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This is how much Bob Odenkirk from Better Call Saul is actually worth

Crazy as it seems, more than 10 years have passed since Bob Odenkirk first debuted his sleazy, smooth-talking attorney Saul Goodman (a.k.a. Jimmy McGill) on AMC's landmark drama Breaking Bad. Though Odenkirk had been kicking around the fringes of Hollywood for a couple of decades as a writer, comedian, actor, and more, his work on the lauded cable drama Breaking Bad catapulted him into the mainstream spotlight — and earned him his own spin-off series, Better Call Saul

The show debuted on AMC in 2015, and was hardly the bastard child of Breaking Bad that fans expected. In fact, there are many who believe Better Call Saul might actually be the better show. Whether you agree or not, it's clear that Better Call Saul has been one of the more refreshing "spin-off" surprises of the past decade — one that also proved its unlikely star had leading man charisma.

On the strength of that force of personality, Bob Odenkirk has gone on to become a four-time Emmy nominee for Better Call Saul, and one of the more widely respected actors in Hollywood. Recently, Odenkirk has booked gigs with lauded filmmakers like James Ponsoldt (The Spectacular Now), Alexander Payne (Nebraska), Steven Spielberg (The Post), and Greta Gerwig (Little Women). With every new project Odenkirk takes on, he continues to bolster his impressive resume — and, of course, pad his personal net worth in the process. As of February 2020, Odenkirk is worth a reported $10 million.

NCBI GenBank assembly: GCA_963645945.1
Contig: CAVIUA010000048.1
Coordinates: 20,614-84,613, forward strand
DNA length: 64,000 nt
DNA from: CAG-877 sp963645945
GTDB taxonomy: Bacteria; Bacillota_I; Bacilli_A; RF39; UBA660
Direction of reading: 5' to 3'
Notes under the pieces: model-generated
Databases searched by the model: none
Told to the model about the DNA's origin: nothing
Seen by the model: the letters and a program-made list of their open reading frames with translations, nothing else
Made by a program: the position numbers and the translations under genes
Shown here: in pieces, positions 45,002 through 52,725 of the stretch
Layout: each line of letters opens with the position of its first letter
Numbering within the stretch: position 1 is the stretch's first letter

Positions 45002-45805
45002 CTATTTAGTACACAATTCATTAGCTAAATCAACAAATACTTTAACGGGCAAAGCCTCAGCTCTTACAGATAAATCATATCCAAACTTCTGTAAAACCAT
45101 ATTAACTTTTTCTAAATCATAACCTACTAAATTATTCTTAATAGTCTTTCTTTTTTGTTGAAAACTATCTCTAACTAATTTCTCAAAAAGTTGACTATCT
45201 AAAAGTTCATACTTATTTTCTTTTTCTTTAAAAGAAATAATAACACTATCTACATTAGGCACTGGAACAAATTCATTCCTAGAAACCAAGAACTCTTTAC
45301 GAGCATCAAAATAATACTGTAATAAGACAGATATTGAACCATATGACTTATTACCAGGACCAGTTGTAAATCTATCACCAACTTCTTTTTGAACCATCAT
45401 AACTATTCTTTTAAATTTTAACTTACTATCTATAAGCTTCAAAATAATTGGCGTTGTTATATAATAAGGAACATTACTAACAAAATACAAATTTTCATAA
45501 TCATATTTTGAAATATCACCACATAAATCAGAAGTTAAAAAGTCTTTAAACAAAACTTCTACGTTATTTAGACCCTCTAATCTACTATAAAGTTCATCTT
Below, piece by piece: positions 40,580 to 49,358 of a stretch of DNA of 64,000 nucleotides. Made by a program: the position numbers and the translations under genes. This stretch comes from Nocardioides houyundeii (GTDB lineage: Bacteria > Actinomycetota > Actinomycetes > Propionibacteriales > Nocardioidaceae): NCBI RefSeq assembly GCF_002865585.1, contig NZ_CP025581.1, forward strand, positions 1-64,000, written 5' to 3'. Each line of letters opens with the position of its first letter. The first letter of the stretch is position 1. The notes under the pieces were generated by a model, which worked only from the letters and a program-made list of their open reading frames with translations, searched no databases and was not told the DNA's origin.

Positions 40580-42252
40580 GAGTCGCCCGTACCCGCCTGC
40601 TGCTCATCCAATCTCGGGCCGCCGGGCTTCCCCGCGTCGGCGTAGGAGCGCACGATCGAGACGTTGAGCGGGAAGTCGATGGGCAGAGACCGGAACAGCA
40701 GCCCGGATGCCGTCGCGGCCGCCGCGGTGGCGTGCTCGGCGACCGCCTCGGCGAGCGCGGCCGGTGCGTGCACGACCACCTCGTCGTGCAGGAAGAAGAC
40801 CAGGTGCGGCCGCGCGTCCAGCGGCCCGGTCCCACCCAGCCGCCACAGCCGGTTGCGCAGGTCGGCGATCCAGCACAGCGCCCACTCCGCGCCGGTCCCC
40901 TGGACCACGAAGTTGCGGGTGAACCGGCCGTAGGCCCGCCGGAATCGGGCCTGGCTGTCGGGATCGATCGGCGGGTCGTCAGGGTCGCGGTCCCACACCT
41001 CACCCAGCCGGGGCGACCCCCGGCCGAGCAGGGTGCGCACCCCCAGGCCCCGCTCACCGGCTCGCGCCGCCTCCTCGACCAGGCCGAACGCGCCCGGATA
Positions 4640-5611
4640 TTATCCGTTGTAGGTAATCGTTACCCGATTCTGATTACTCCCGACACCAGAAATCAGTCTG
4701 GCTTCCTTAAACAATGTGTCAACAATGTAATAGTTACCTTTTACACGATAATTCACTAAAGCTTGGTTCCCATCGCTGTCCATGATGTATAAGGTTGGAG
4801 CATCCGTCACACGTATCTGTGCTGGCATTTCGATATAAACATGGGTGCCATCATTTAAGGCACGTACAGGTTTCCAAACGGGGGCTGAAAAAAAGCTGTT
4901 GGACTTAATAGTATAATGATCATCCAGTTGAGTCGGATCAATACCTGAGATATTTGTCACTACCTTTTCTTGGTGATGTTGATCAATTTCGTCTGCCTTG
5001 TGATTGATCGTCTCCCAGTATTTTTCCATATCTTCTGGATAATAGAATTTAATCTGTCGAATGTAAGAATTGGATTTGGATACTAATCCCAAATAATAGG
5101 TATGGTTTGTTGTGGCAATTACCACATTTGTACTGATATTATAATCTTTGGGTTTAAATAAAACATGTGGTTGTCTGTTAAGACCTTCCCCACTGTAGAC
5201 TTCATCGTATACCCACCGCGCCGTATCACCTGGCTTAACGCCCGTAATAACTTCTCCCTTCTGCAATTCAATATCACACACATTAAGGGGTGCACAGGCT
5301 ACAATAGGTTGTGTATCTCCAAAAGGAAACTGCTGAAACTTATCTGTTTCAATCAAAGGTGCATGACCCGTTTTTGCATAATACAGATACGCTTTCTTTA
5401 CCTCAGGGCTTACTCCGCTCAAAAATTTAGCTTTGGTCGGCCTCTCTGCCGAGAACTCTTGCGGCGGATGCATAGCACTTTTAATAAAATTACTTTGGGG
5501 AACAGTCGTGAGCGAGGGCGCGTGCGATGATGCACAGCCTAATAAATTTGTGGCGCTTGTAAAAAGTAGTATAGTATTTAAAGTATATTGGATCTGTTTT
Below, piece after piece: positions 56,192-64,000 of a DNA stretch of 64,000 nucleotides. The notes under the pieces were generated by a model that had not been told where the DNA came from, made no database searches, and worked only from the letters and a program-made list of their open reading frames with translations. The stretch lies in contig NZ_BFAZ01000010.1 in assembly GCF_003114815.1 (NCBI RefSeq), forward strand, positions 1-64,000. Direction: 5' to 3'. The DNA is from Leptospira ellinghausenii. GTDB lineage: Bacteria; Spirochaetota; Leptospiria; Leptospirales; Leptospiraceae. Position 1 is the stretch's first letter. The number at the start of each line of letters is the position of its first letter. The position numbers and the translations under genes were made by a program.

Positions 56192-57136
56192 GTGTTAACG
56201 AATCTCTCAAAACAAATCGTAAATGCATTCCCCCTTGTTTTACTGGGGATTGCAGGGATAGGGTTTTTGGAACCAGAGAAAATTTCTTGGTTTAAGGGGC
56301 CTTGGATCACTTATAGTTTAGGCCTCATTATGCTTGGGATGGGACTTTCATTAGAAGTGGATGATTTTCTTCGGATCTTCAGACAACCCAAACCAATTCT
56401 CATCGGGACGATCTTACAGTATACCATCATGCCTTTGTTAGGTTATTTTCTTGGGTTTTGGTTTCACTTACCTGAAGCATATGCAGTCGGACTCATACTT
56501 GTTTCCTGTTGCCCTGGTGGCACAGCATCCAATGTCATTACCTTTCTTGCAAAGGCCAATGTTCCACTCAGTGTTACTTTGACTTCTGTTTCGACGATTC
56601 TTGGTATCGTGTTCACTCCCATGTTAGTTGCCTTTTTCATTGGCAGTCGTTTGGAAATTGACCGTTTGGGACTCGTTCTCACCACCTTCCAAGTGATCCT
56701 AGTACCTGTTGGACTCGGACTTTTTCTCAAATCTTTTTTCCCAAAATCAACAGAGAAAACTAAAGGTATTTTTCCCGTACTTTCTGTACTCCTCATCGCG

How Bob Odenkirk made his money before his Breaking Bad breakout

For a guy who got his first big break as a writer and executive story editor on Chris Elliot's short-lived "anti-sitcom" Get a Life, a $10 million net worth is impressive. But even as the Jimmy McGill-slash-Saul Goodman persona has become Odenkirk's calling card, it's worth remembering he made a name for himself in showbiz prior to his Breaking Bad breakthrough. Thus, he's made money from other projects beyond Breaking Bad and Better Call Saul

Odenkirk had been working steadily as a comedy writer for years before he really began acting. While he was getting a taste of the good life on Get a Life, Odenkirk was doing double time as a writer and performer on NBC's long-running sketch comedy show Saturday Night Live. Odenkirk spent the better part of a decade on SNL, and found more writing work on The Ben Stiller Show and Late Night With Conan O'Brien after leaving the show in the '90s. Following a brief stint on HBO's critically acclaimed comedy The Larry Sanders Show, Odenkirk even found himself at the helm of his own sketch series, Mr. Show with Bob and David, opposite pal David Cross. 

Mr. Show lasted just three seasons, but remains the definition of cult comedy. The show also proved Odenkirk had serious screen presence. Soon enough, the actor was booking steady work in film and television, and earning equally steady paydays. Many of those appearances came via comedic turns in movies like The Cable Guy (1996) and Let's Go To Prison (2006), as well as on TV shows like Seinfield (1996), Arrested Development (2003), and The Office (2013). Once Odenkirk proved he could play it straight in Breaking Bad and Better All Saul, the door swung open to plenty of lucrative opportunities. Clearly, Odenkirk hasn't missed a beat since.